|In this photo provided by the Santa Clara County Sheriff's Office taken on Friday, Oct. 29, 2010 in San Jose, Calif., shows booking photo of Will Lynch. Lynch who was allegedly abused by a Jesuit priest as a young child turned himself on Friday, Oct. 29, 2010 on charges that he attacked the priest 35 years later in the retirement home where he now lives and almost killed him in a violent beating. (AP Photo/Santa Clara County Sheriff's Office)|
Alleged abuse victim arrested in priest's beating
SAN JOSE, Calif.—William Lynch's life spiraled out of control in the 35 years since he alleges he and his brother were molested by a Jesuit priest: He struggled with depression, had nightmares and tried to kill himself twice.
Authorities believe that anger and pain erupted when Lynch lured the Rev. Jerold Lindner to the lobby of his Jesuit retirement home by pretending he had news of a death in the priest's family and beat him severely in front of shocked witnesses.
Lynch, 43, was arrested Friday and booked on suspicion of assault with a deadly weapon for the May 10 attack. He was allowed to post $25,000 bail and will plead not guilty at an arraignment sometime next month, his attorney, Pat Harris, told The Associated Press.
Lynch punched the 65-year-old priest repeatedly in the face and body after Lindner said he didn't recognize Lynch during a confrontation at the Jesuits' Sacred Heart retirement home in Los Gatos, said Sgt. Rick Sung, Santa Clara County sheriff's spokesman.
Lynch and his younger brother settled with the Jesuits of the California Province, a Roman Catholic religious order, for $625,000 in 1998 after alleging that Lindner abused them in 1975 during weekend camping trips in the Santa Cruz Mountains.
Harris alleged that the boys, who were 7 and 5 at the time, were raped in the woods and forced to have oral sex with each other while Lindner watched. Lindner has been accused of abuse by nearly a dozen people, including his own sister and nieces and nephews.
Investigators connected Lynch to the attack using phone records, Sung said. A half hour before the beating, a caller identifying himself as "Eric" called the rest home and said someone would arrive shortly to inform Lindner of a family member's death.
Lindner was able to drive himself to the hospital. He did not return a call left on his answering machine.
He has previously denied abusing the Lynch boys and has not been criminally charged. The abuse falls outside the statute of limitations.
Lindner was removed from ministry and placed at the Los Gatos retirement home in 2001. He was named in two additional lawsuits for abuse between 1973 and 1985, according to the Archdiocese of Los Angeles. The cases were included in the record-breaking $660 million settlement struck between the church and more than 550 plaintiffs in 2007.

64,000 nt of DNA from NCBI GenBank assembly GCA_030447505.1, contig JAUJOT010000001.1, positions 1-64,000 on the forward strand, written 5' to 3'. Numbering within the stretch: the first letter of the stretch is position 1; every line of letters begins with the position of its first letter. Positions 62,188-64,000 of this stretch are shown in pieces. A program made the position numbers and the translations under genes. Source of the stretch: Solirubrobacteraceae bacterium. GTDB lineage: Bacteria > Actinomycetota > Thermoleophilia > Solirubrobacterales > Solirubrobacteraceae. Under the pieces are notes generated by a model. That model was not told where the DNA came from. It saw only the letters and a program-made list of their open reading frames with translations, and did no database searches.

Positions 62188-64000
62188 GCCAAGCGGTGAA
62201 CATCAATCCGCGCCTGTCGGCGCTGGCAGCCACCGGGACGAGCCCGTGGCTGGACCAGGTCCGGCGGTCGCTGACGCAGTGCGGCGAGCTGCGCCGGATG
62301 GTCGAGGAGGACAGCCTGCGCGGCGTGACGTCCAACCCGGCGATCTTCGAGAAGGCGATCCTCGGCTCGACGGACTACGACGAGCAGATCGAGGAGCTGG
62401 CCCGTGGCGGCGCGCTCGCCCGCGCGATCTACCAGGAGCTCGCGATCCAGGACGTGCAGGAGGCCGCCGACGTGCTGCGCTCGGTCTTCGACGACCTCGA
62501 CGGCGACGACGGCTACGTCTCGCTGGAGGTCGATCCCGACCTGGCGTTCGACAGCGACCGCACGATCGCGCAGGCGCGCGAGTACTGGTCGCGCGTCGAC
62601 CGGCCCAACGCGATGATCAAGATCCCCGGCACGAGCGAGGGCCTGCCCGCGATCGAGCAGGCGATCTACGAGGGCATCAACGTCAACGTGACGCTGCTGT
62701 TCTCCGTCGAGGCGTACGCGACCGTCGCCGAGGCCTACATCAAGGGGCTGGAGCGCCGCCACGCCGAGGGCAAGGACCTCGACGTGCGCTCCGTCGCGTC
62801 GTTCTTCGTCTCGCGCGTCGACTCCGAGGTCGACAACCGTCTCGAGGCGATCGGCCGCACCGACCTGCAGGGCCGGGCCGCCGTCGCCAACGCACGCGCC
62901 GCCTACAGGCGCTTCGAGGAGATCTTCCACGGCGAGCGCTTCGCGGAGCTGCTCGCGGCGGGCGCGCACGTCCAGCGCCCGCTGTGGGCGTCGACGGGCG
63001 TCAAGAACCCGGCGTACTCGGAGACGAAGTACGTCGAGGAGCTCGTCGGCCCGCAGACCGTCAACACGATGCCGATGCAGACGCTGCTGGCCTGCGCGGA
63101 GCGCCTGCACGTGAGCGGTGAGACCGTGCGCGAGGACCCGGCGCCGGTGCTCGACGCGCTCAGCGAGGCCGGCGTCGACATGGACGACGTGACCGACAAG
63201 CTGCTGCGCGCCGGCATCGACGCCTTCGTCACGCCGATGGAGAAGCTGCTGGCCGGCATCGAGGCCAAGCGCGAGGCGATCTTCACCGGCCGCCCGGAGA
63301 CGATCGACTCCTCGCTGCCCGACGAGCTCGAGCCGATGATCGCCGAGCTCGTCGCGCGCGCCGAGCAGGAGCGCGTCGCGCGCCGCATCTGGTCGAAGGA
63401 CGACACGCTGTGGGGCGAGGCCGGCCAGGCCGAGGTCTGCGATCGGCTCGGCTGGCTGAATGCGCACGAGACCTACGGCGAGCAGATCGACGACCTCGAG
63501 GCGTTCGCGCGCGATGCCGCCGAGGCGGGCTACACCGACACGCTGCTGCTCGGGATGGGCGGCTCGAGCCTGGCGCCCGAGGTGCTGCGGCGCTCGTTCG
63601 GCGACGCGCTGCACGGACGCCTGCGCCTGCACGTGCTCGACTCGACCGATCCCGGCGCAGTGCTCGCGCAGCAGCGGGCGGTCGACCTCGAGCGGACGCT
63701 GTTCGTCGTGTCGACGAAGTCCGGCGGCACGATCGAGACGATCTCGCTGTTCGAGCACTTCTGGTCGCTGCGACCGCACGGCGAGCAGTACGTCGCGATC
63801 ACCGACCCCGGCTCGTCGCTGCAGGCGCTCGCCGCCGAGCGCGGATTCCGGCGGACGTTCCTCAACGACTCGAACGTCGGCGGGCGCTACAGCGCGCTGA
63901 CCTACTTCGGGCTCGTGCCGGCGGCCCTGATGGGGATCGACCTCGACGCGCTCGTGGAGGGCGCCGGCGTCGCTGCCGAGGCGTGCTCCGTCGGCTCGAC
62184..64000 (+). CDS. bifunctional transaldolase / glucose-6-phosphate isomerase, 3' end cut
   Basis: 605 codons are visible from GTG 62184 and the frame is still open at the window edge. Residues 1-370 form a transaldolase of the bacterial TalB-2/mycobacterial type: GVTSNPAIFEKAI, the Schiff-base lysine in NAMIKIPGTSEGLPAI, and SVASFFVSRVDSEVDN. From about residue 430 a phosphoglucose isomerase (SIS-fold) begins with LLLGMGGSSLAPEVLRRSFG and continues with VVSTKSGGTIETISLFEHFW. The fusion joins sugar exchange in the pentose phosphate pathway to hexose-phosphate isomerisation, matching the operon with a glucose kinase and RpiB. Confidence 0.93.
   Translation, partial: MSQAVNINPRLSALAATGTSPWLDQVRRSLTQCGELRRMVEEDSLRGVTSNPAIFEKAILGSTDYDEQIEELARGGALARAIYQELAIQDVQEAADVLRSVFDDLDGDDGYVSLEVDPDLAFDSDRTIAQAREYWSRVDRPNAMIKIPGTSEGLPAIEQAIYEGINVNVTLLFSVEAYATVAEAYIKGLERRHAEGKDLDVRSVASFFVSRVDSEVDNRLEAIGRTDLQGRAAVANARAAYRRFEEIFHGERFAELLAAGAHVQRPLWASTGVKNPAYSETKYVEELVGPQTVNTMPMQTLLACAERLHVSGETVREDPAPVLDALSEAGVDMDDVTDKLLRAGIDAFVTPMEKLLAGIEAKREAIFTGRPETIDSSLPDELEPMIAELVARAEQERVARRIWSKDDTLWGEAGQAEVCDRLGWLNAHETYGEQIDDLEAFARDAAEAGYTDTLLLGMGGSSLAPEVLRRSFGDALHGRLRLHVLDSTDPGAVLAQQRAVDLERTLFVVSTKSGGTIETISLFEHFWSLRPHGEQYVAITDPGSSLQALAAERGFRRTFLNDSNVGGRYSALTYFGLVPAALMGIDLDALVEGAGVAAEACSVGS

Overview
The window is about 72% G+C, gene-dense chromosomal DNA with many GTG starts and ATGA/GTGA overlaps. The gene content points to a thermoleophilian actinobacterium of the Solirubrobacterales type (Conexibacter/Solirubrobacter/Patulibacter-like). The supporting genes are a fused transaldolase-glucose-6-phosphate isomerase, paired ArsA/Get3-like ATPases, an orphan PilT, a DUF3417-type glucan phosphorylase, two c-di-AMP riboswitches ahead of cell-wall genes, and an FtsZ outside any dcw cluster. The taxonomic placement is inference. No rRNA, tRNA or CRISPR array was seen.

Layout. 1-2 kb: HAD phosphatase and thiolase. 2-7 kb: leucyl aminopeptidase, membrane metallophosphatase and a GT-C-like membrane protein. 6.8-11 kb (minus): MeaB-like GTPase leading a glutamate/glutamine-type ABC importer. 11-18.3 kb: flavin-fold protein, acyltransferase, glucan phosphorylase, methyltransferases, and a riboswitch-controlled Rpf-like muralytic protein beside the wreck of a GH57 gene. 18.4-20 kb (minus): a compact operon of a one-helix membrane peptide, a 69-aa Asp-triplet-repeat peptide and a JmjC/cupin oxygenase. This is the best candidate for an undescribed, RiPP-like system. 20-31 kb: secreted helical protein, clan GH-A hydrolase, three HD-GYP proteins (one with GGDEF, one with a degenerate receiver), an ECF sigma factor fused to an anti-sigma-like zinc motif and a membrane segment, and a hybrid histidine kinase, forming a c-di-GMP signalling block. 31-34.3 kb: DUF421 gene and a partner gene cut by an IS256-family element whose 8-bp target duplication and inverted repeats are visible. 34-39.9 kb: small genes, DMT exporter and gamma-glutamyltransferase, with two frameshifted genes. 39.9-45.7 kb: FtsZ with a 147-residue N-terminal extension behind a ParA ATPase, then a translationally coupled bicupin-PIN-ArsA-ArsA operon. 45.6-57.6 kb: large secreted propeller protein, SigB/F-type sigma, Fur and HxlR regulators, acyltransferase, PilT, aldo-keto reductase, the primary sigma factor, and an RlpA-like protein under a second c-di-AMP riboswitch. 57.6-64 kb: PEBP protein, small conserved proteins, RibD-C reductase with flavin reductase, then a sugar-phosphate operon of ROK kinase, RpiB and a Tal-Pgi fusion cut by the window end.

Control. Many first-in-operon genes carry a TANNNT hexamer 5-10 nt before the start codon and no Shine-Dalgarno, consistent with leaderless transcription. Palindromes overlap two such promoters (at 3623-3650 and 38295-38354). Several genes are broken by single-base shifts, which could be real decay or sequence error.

The Rev. John McGarry, the provincial, told the AP that Lindner has recovered and resumed his work at the retirement home, where he helps care for 75 infirm priests. He is not allowed to leave the home unsupervised, he said.
"As you can imagine it's very emotionally distressing to go through something like this. He hasn't spoken a lot about it," McGarry said. "He's living a quiet life of prayer and service within our community."
Lynch declined an interview Friday but in a 2002 Los Angeles Times article, he said he'd had nightmares for years, battled depression and alcoholism and had attempted suicide twice because of the priest's abuse.
"Many times I thought of driving down to LA and confronting Father Jerry. I wanted to exorcise all of the rage and anger and bitterness he put into me," Lynch told the newspaper. "You can't put into words what this guy did to me. He stole my innocence and destroyed my life."
The Associated Press does not identify victims of sex crimes as a matter of policy, but Lynch previously came forward to tell his story.
There have been several other instances of violence, sometimes fatal, against priests accused of abuse since the Roman Catholic clergy abuse scandal unfolded in 2002.
In Baltimore, a man who claimed he was sodomized and fondled by a priest a decade before shot the clergyman three times after the priest told him to go away when he demanded an apology.
The defendant was acquitted of attempted murder but served 18 months of home detention on a gun conviction.
The following year, priest John Geoghan was strangled in his cell by a fellow inmate who claimed he was chosen by God to kill pedophiles. Geoghan was serving a 9- to 10-year sentence for groping a boy and was at the center of the Boston clergy abuse scandal. He had been accused of molesting as many as 150 boys.
Lindner was ordained in 1976 and taught at various Catholic high schools during his career, including 16 years as chairman of the English department at Loyola High School, a prestigious Catholic prep school in Los Angeles.
There, he launched nearly two dozen after-school programs for students, including a chess club and renaissance club, and became master of a Boy Scout troop that included mostly lower-income Puerto Rican boys, his older brother, Larry Lindner, told The Associated Press.
Most of Lindner's family severed contact with him years ago after discovering he had molested his nieces and nephews when they were as young as 3. His sister, Kathy McEntire, said they were unaware of the attack.
Flaccus reported from Tustin, Calif. Associated Press Writer Linda Deutsch in Los Angeles contributed to this report.